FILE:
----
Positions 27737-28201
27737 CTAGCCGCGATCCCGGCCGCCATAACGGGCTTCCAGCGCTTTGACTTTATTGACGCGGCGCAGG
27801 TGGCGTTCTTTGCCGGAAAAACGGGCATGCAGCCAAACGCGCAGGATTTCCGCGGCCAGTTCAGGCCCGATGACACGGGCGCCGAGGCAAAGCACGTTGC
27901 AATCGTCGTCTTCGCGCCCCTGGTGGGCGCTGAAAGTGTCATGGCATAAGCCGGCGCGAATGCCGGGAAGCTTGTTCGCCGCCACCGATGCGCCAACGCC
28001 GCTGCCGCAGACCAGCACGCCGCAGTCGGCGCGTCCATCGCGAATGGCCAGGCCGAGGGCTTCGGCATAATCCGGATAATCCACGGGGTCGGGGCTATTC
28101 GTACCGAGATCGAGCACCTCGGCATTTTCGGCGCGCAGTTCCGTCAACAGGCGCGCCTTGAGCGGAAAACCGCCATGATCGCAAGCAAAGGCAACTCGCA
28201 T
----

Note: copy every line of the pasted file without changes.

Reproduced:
Positions 27737-28201
27737 CTAGCCGCGATCCCGGCCGCCATAACGGGCTTCCAGCGCTTTGACTTTATTGACGCGGCGCAGG
27801 TGGCGTTCTTTGCCGGAAAAACGGGCATGCAGCCAAACGCGCAGGATTTCCGCGGCCAGTTCAGGCCCGATGACACGGGCGCCGAGGCAAAGCACGTTGC
27901 AATCGTCGTCTTCGCGCCCCTGGTGGGCGCTGAAAGTGTCATGGCATAAGCCGGCGCGAATGCCGGGAAGCTTGTTCGCCGCCACCGATGCGCCAACGCC
28001 GCTGCCGCAGACCAGCACGCCGCAGTCGGCGCGTCCATCGCGAATGGCCAGGCCGAGGGCTTCGGCATAATCCGGATAATCCACGGGGTCGGGGCTATTC
28101 GTACCGAGATCGAGCACCTCGGCATTTTCGGCGCGCAGTTCCGTCAACAGGCGCGCCTTGAGCGGAAAACCGCCATGATCGCAAGCAAAGGCAACTCGCA
28201 T